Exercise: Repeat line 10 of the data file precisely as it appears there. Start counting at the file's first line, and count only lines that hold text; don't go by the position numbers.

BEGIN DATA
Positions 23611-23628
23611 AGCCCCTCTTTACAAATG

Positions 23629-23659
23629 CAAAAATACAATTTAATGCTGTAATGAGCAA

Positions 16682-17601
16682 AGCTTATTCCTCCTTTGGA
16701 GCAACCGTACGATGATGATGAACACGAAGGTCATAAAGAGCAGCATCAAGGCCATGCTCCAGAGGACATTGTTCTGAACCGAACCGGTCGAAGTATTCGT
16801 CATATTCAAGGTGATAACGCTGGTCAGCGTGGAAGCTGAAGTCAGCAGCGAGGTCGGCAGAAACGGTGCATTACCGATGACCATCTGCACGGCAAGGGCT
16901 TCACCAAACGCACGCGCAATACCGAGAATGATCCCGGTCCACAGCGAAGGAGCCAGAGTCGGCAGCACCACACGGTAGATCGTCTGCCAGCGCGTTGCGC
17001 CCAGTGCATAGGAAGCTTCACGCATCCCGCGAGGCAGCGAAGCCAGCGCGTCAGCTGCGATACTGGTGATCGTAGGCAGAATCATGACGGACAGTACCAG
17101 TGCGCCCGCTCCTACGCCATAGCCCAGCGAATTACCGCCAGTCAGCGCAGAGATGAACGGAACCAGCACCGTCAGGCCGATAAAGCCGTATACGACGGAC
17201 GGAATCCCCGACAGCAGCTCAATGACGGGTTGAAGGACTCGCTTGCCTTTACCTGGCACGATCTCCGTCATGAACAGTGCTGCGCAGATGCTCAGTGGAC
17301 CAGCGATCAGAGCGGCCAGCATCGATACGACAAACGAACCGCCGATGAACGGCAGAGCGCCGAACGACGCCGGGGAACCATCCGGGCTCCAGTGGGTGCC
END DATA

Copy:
17001 CCAGTGCATAGGAAGCTTCACGCATCCCGCGAGGCAGCGAAGCCAGCGCGTCAGCTGCGATACTGGTGATCGTAGGCAGAATCATGACGGACAGTACCAG